By Basil Afoni
On Monday March 10, the President of the Confederation of African Football, Issa Hayatou clocked 26 years at the helm of CAF.
42-year old Issa Hayatou embarked on the long road of African football renaissance on March 10, 1988 at Casablanca on the occasion of the CAF General Assembly.
After three rounds of voting, Africa bestowed on a young visionary the mantle to lead, to guide the continent and steer it into a new century and millennium of football rebirth with confidences of repositioning the continent’s number one sport to heights so lofty they were a mere dream for greater Africa.
It should be recalled that, in February 2011, Issa Hayatou said he was stressed out and wanted to stand down from his job.
“I am 65 years old, I reckon it’s time to think about standing down and leaving, but I don’t know what Africans will think of that. But for me personally, I would like to quit.” Hayatou told French radio RFI.
He however, went in for another four years mandate which he claimed to be his last one at the helm of African football. He also Hayatou challenged Sep Blatter for the FIFA leadership in 2002 and lost.
Growth of African Football
Under his reign, Hayatou has overseen particularly successful FIFA World Cup appearances by Ghana Senegal and Cameroon, and pushed for African places in the finals to increase from two to five, with the 2010 World Cup in South Africa seeing the hosts garner an automatic sixth spot for an African team.
Hayatou has presided over the bid and the organizing committee for the 2010 games, the first in Africa. The African Cup of Nations finals expanded from 8 to 16 teams, in a confederation of over 50 nations in six zones and five regional confederations. Club competitions have undergone a similar grown in both numbers and scale, with more clubs participating in the African Cup of Champions Clubs, the CAF Confederation Cup (begun in 2004 for national cup winners and high-placed league teams), the CAF Cup, and the CAF Super Cup, CHAN among others. There has also been an expansion outside men’s football, with the CAF overseeing Youth, Women’s, Fustal, and Beach soccer competitions
He was able to negotiate a September 1997 initiative with UEFA which saw the payment of fees to African governing bodies and clubs for African-born players working in Europe. This was followed by the Meridian Project signed in December 1997 with UEFA, which was to provide cash payments to African National Associations every other year, and created the UEFA-CAF Meridian Cup. The 1999 Goal Project created with FIFA gives 46 African FAs financial support worth one million dollars over four years.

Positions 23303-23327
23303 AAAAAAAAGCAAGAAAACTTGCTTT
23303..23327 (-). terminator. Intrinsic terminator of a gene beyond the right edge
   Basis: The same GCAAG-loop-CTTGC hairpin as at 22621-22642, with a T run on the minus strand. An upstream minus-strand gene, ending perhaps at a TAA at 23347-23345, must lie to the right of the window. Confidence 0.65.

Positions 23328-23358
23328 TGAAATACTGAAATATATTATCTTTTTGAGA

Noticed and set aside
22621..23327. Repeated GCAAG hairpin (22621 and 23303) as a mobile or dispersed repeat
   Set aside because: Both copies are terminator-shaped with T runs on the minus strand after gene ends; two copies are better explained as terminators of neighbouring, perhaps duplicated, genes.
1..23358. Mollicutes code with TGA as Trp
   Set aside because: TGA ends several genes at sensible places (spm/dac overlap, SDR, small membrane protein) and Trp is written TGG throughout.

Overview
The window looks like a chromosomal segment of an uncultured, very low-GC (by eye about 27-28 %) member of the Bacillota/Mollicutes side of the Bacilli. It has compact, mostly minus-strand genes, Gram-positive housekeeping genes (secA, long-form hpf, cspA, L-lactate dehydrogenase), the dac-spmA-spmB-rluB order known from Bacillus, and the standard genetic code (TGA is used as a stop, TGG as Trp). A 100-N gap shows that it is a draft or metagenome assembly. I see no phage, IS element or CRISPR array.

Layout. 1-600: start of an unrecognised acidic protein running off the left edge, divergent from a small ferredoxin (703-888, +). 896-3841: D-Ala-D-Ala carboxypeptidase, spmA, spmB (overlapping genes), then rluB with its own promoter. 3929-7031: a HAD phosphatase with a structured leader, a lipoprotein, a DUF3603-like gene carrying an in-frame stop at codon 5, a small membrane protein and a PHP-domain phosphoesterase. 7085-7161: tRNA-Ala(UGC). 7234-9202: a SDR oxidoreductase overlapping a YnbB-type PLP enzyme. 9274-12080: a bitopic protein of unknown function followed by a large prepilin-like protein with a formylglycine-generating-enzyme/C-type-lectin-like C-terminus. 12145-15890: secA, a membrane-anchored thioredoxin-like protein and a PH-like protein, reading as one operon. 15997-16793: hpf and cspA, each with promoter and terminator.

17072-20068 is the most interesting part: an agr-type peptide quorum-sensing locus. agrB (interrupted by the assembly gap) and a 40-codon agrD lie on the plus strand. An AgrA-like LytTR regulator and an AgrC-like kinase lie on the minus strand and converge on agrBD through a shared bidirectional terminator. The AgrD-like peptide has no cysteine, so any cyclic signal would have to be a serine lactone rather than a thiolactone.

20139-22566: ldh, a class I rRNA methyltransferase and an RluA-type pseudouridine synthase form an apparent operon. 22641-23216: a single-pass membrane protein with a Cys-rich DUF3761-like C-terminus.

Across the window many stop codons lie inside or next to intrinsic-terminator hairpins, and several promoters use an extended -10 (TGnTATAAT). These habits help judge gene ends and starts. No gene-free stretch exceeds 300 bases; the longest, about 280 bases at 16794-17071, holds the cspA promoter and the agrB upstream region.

In November 2010, he was accused of haven taken bribes in the 1990s regarding the awarding of contracts for the sale of television rights to the football World Cup by Andrew Jennings, the presenter of FIFA’s Dirty Secrets, an edition of BBC’s flagship current affairs programme Panorama. Also, in May 2011, The Sunday Times published claims from a whistle-blower that Hayatou had, along with fellow Executive Committee member Jacques Anouma, accepted $1.5 million bribes from Qatar in order to secure his support for their bid for the 2022 FIFA World Cup.
Cameroon Still to Benefit From Issa Hayatou’s Expertise?
Although many will say that Hayatou is President of the whole African continent football federation and not just Cameroon, he still remains a Cameroonian.
It is rather funny that since Hayatou has been at the helm of African football management, his country of birth, Cameroon has not been able to organise a single international football tourney under his mandate. Also, one would have expected that Hayatou use his high office to advice the country on ameliorating its league which is below that of little countries like Gabon, investing in football infrastructures and bidding to host international tourneys.
It is rather ridiculous that Hayatou will move around attending CAF competitions whereas his own country is dormant when it comes to organising competitions.
In 1974, aged just 28, Hayatou became Secretary General of the Cameroon Football Association, FECAFOOT, and Chair in 1986. As chair, he was chosen the same year to sit on the CAF Executive Committee. Following the retirement of Ethiopia’s Ydnekatchew Tessema from the CAF presidency in August 1987, Hayatou was elected as the fifth president in the body’s history.